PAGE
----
have shown that obesity will soon be the world’s number one health problem, overtaking famine. Experts estimate that more than one billion people will be obese
by 2030. The cause? A monotonous diet that consists mainly of carbs and processed foods. Many people simply can’t tell a bad food choice from a healthy one, and continue to make poor dietary choices as a result. Determined to help people become more aware of the nutritional value of foods, designer Hayden Peek
came up with a simple solution: color-coded grocery receipts
Traffic light labels
In 2007, the UK Food Standards Agency
introduced the concept of traffic light labels
in a bid to encourage healthy eating habits and help consumers make the right choices in supermarkets. But, although the traffic light system does give the consumer a good image of how healthy an individual purchase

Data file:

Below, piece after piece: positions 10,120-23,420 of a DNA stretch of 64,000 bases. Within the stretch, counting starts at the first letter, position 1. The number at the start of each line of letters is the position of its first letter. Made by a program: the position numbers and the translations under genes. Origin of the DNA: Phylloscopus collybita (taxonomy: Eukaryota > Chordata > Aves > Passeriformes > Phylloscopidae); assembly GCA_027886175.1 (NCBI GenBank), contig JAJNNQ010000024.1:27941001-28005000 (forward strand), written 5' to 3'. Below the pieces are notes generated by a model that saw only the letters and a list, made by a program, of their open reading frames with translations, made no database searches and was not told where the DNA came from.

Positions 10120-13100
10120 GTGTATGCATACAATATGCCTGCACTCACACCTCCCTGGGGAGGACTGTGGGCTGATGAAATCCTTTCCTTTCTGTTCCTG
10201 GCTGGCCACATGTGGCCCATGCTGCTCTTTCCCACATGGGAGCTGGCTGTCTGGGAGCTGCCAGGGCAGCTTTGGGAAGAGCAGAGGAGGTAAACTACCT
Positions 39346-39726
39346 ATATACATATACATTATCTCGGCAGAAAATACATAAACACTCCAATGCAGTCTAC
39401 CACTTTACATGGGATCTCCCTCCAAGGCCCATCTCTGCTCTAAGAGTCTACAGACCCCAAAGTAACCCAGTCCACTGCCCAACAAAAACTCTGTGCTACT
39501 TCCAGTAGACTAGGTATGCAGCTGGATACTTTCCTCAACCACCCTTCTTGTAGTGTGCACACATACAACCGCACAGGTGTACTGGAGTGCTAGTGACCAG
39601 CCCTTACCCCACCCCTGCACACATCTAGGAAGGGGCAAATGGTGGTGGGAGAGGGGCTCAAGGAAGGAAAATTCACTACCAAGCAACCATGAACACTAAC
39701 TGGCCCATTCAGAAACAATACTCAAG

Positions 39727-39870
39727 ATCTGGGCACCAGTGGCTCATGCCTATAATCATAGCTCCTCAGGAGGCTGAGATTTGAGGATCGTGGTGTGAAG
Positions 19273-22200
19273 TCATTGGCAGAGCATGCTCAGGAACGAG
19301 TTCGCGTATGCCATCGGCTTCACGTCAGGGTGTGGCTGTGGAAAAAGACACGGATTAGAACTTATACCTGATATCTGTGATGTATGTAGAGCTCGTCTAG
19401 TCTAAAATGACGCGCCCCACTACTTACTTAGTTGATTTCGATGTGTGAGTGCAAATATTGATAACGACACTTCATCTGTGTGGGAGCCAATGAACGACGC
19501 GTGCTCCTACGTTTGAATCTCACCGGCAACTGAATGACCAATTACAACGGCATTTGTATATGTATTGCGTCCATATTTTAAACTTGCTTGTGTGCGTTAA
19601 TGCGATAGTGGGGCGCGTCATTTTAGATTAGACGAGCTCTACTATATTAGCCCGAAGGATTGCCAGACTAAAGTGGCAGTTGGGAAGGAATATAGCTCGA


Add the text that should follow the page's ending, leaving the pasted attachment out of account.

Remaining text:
is, it does not illustrate how well the consumer is doing in general. That’s where Peek’s supermarket receipts come into play.
Color-coded grocery receipts
Hayden Peek took the UK Food Standards Agency’s traffic light system to a higher level by incorporating it into grocery receipts. He proposes that supermarkets summarize all the nutritional data
of the items the consumer purchased at the bottom of their receipt, so the consumer immediately knows if they are consistently making healthy choices or not. Lots of green indicates they’re doing great, orange means there’s still room for improvement, while red tells them it’s high time to make some changes.
App for healthy shopping
Peek hopes that, in addition to introducing color-coded receipts, supermarkets will also pick up his idea of launching an app that gives consumers personalized, healthy recommendations
according to their budget
Are you interested in implementing Hayden Peek’s idea? Don’t hesitate to contact him
Inspired by Sustainable Brands